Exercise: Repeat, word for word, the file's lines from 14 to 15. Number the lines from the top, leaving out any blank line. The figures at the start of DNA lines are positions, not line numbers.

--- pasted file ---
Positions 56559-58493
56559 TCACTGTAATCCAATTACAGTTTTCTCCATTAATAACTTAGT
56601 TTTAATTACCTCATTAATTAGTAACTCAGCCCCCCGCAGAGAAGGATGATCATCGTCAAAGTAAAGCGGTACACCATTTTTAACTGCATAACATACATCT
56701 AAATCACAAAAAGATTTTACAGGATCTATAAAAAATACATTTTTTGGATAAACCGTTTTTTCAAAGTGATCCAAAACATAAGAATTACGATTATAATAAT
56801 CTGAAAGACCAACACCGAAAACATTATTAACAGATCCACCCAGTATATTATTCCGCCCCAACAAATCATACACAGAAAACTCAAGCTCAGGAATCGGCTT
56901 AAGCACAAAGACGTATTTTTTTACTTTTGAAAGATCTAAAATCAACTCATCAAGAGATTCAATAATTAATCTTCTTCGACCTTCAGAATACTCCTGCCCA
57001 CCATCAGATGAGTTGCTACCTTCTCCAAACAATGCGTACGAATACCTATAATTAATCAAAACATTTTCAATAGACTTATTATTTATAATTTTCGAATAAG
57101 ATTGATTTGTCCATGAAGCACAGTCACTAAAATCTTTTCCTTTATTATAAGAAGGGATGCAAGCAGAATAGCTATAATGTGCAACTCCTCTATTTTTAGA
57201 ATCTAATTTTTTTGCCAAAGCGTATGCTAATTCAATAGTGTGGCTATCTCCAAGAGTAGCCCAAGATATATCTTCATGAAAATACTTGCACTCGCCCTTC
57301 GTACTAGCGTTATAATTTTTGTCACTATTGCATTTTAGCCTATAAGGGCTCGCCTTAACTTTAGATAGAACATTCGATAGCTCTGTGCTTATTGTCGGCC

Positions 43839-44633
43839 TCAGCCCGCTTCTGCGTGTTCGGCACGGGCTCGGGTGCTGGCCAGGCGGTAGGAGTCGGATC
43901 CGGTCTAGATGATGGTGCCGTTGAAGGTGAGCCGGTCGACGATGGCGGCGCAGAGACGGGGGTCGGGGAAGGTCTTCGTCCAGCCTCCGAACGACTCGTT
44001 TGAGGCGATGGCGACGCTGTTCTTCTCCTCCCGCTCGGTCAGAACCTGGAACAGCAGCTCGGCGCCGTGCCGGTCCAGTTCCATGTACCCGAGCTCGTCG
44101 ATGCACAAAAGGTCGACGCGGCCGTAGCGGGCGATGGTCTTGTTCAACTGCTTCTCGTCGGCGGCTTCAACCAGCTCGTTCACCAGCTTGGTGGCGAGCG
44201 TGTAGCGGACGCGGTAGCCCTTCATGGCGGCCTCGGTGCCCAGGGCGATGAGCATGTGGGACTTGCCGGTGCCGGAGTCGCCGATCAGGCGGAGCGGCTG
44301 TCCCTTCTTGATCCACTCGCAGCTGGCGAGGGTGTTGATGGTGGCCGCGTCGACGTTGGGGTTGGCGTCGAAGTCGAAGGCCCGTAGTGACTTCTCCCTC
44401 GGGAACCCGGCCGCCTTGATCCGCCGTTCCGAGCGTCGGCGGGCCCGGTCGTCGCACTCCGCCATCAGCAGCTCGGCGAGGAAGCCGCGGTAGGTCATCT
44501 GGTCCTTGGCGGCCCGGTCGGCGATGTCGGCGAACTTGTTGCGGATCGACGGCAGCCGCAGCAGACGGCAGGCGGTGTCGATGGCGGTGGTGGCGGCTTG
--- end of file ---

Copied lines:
44001 TGAGGCGATGGCGACGCTGTTCTTCTCCTCCCGCTCGGTCAGAACCTGGAACAGCAGCTCGGCGCCGTGCCGGTCCAGTTCCATGTACCCGAGCTCGTCG
44101 ATGCACAAAAGGTCGACGCGGCCGTAGCGGGCGATGGTCTTGTTCAACTGCTTCTCGTCGGCGGCTTCAACCAGCTCGTTCACCAGCTTGGTGGCGAGCG